"The cat is walking to the milk."

Translation:Die Katze läuft zur Milch.

February 23, 2018

25 Comments


https://www.duolingo.com/profile/orsi.haboc

How is "Die Katze geht zu der Milch" incorrect? I'm 99% sure laufen means running, anyway

February 23, 2018

https://www.duolingo.com/profile/Huy_Ngo

Somehow "geht" is still not accepted... I've reported it.

July 21, 2018

https://www.duolingo.com/profile/Max.Em

Laufen and rennen are a funny pair of words, look here: https://german.stackexchange.com/questions/18395/is-there-any-difference-between-laufen-and-rennen

In this example, laufen is the better choice. And you'll rarely read "zu der" in German, it's virtually always shortened to "zur".

February 23, 2018

https://www.duolingo.com/profile/mz147

Even though "zu der" is rare, I prefer to use it when learning.

August 14, 2019

https://www.duolingo.com/profile/quis_lib_duo

Depending on region and context, laufen can either mean to walk or to run or something (some pace) in between.

February 23, 2018

https://www.duolingo.com/profile/stepintime

I think your translation is fine. I'd use "gehen" ("walking [probably slowly], not running") as well as "zu der" (although "zur" really is the more usual wording).

February 23, 2018

https://www.duolingo.com/profile/Mat663761

You're absolutely right. 'Geht' should be accepted, as well.

October 30, 2018

https://www.duolingo.com/profile/Sherie348622

Can anyone help me understand when to use zur vs zum?

September 6, 2018

https://www.duolingo.com/profile/Max.Em

They are contractions of zu + a definite article

  1. zu + der (fem. dat.) = zur, for example zur Milch (die Milch, fem.)
  2. zu + dem (masc. and neutr. dat.) = zum, for example zum Haus (das Haus, neutr.)

They don't exist for all combinations, there is, for example, no "zun", but you always have to say "zu den" (plur. dat.).

September 6, 2018

https://www.duolingo.com/profile/EdTyrone

I thought that "zum" was used for both Masculine and Neuter. Zur for Feminine only. I haven't come across the use of "zu den" yet.

The way I understand it, "dem" is the Dative article for both Masculine and Neuter nouns in the dative. "der" is the Feminine Dative article for feminine nouns in the dative.

Thus, "zum" would be used with both Masculine and Neuter just like "dem, while "zur" is feminine only just like "der" (in dative). In Duolingo, anyway...

January 11, 2019

https://www.duolingo.com/profile/Huy_Ngo

zu den is for plural

January 11, 2019

https://www.duolingo.com/profile/I.Schmidt1

auch eine Katze kann gehen: Die Katze geht zur Milch - aber vielleicht rennen alle Katzen in England oder den USA

October 16, 2018

https://www.duolingo.com/profile/Lorasaur1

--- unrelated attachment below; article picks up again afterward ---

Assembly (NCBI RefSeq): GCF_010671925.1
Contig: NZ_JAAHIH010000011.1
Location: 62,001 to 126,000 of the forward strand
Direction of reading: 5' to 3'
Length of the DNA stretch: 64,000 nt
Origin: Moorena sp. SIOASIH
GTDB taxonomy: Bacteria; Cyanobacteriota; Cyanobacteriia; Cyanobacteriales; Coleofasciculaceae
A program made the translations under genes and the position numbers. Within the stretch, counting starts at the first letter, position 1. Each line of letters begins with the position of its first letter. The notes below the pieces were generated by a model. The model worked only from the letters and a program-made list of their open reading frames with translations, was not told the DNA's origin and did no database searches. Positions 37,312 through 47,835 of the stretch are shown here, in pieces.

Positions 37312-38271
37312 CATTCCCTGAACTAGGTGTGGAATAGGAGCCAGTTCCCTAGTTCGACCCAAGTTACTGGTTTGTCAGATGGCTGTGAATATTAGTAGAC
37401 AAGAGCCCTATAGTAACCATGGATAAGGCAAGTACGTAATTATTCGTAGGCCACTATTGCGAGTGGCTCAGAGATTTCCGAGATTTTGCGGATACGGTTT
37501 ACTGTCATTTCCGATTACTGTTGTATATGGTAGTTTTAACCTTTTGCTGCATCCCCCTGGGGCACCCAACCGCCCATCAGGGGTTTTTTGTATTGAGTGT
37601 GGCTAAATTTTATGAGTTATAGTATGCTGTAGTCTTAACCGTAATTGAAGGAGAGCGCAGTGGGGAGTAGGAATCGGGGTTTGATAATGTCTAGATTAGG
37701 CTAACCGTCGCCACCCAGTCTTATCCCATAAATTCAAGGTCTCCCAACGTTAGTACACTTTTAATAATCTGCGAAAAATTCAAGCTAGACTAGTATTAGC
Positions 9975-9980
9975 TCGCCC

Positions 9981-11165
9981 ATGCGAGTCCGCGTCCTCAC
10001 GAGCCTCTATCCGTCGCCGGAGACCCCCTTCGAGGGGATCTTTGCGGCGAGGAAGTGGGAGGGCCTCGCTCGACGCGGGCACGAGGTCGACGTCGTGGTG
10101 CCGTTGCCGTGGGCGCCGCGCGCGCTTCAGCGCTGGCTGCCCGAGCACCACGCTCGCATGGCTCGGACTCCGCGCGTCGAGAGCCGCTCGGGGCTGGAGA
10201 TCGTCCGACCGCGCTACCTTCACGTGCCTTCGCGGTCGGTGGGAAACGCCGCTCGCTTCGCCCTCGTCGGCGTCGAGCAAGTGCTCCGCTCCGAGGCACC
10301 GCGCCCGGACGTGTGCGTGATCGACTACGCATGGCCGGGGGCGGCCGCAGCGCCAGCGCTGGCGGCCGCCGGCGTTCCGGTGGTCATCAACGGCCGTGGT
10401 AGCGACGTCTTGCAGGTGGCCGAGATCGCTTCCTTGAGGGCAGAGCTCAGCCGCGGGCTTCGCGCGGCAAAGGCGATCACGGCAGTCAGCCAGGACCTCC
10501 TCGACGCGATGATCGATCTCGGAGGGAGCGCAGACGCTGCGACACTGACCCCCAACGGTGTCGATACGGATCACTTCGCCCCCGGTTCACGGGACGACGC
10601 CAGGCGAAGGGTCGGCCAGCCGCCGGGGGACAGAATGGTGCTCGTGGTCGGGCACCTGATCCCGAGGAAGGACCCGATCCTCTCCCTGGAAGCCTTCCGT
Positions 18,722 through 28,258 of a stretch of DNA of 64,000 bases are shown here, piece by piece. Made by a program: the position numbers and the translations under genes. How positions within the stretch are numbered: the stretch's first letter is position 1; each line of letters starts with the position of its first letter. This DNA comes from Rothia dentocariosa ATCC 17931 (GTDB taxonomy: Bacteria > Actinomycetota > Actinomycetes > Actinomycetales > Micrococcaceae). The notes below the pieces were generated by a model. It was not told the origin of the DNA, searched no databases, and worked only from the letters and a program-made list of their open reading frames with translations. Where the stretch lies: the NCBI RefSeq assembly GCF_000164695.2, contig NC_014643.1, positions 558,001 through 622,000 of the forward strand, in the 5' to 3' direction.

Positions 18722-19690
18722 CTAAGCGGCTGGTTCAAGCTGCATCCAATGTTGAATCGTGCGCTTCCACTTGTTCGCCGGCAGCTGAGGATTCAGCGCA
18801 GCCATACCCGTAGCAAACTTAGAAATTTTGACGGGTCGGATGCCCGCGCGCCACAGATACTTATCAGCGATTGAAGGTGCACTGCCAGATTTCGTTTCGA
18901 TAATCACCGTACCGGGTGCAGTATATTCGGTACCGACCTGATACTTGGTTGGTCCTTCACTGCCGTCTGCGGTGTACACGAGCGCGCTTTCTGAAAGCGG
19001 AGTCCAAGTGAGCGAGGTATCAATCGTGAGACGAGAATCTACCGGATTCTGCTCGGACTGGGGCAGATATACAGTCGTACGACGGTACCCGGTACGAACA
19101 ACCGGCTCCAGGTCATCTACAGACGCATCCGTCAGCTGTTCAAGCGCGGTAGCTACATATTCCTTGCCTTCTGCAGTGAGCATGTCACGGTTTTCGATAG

I answered "Die Katze geht zur Milch" and it was marked incorrect. That should be OK.

August 28, 2018

https://www.duolingo.com/profile/justukyte

I'm a bit confused cause when I had German in school there were always movement and static verbs, gehen/laufen should be movement verbs that use Akkusativ and not Dativ. could someone explain this case?

August 8, 2018

https://www.duolingo.com/profile/Max.Em

It depends on the preposition. Zu is always followed by a dative. Other prepositions like in and auf can be used with acc. and dat., then it depends on whether you give a direction or a position (Die Katze läuft in die Milch vs. Die Katze läuft in der Milch).

August 8, 2018

https://www.duolingo.com/profile/AdamKean

Would „Die Katze läuft auf die Milch zu.“ be a passable translation here, or would that only really translate to "The cat is walking towards the milk.", meaning it has no real intention of going to the milk, but just happens to be headed in the same direction?

Zum Beispiel:

Die Katze läuft auf die Milch zu und dann vorbei, um ihr Futter zu erreichen.

Vielleicht ein bisschen übertrieben, wenn der Kater nur einen Meter gelaufen ist und man einfach hätte sagen können:

Die Katze läuft zum Futter

aber ich dachte, eine Frage war es trotzdem wert :P

September 17, 2018

https://www.duolingo.com/profile/AnaValente685207

Warum nicht "Die Katze geht zur Milch"?

November 14, 2018

https://www.duolingo.com/profile/AmandaSieg5

Warum nicht "Die Katze spaziert zur Milch."?

November 23, 2018

https://www.duolingo.com/profile/Max.Em

Theoretisch nicht falsch, aber "spazieren" ist eher eine Freizeitaktivität (leisure activity). So klingt es eher lustig ;-) (it's rather a joke to say "Die K. spaziert zur Milch").

November 23, 2018

https://www.duolingo.com/profile/Mat663761

I would translate 'spazieren' more as 'talking a stroll'. Does that help? :)

November 23, 2018

https://www.duolingo.com/profile/Dizz

But the sentence doesn't imply the way the cat walked. It may well have strolled over to the milk. Or does stroll have a stricter meaning in German?

February 26, 2019

https://www.duolingo.com/profile/AdamKean

But the sentence doesn't imply the way the cat walked.

Exactly, so because the sentence lacks that specificity in the English version, it wouldn't make any sense to add it in the German sentence.

February 26, 2019

https://www.duolingo.com/profile/VerrattiSouto

Is it wrong to use the article before milk? When do we use articles?

July 22, 2018

https://www.duolingo.com/profile/Max.Em

To the milk = zu der Milch = zur Milch. The article is joined with the preposition. Is that what you mean?

July 22, 2018

https://www.duolingo.com/profile/RubiDubi1

"That is incorrect" (If you know the meme you'll know) So basically it can't be "läuft" when you mean walking 'cause in german walking means "gehen" and "läuft" comes from "laufen" so it's running. German: Die Katze geht zur Milch. English: The cat is walking to the milk.

March 28, 2019
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